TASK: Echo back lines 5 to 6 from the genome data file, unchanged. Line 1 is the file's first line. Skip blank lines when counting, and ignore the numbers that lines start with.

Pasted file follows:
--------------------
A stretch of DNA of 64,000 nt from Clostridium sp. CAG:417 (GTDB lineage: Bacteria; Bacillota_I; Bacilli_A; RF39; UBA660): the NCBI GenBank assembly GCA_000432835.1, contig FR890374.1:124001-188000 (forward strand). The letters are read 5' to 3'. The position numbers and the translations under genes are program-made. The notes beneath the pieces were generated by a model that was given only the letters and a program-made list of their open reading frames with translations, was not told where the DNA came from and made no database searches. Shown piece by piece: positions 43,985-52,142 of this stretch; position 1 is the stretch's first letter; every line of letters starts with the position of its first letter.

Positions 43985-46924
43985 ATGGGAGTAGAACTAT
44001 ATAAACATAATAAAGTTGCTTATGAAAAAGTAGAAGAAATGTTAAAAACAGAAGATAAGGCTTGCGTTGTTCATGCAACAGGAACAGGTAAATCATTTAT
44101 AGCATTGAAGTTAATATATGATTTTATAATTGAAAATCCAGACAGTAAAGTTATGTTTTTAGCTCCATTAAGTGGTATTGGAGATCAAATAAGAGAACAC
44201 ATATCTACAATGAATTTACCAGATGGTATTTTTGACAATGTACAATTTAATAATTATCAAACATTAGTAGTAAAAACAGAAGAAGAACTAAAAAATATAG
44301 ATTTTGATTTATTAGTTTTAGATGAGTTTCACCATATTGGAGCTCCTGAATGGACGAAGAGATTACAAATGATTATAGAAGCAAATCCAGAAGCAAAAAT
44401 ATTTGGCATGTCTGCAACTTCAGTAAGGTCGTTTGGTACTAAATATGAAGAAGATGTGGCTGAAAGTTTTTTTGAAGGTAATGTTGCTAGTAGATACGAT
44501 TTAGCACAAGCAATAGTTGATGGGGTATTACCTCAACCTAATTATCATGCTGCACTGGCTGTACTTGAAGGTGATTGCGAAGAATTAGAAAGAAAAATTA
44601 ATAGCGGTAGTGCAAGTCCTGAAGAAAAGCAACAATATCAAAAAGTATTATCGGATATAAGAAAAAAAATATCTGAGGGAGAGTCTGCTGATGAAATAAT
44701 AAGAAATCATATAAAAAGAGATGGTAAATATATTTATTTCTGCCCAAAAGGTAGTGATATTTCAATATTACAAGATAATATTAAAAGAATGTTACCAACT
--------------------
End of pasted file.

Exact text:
44101 AGCATTGAAGTTAATATATGATTTTATAATTGAAAATCCAGACAGTAAAGTTATGTTTTTAGCTCCATTAAGTGGTATTGGAGATCAAATAAGAGAACAC
44201 ATATCTACAATGAATTTACCAGATGGTATTTTTGACAATGTACAATTTAATAATTATCAAACATTAGTAGTAAAAACAGAAGAAGAACTAAAAAATATAG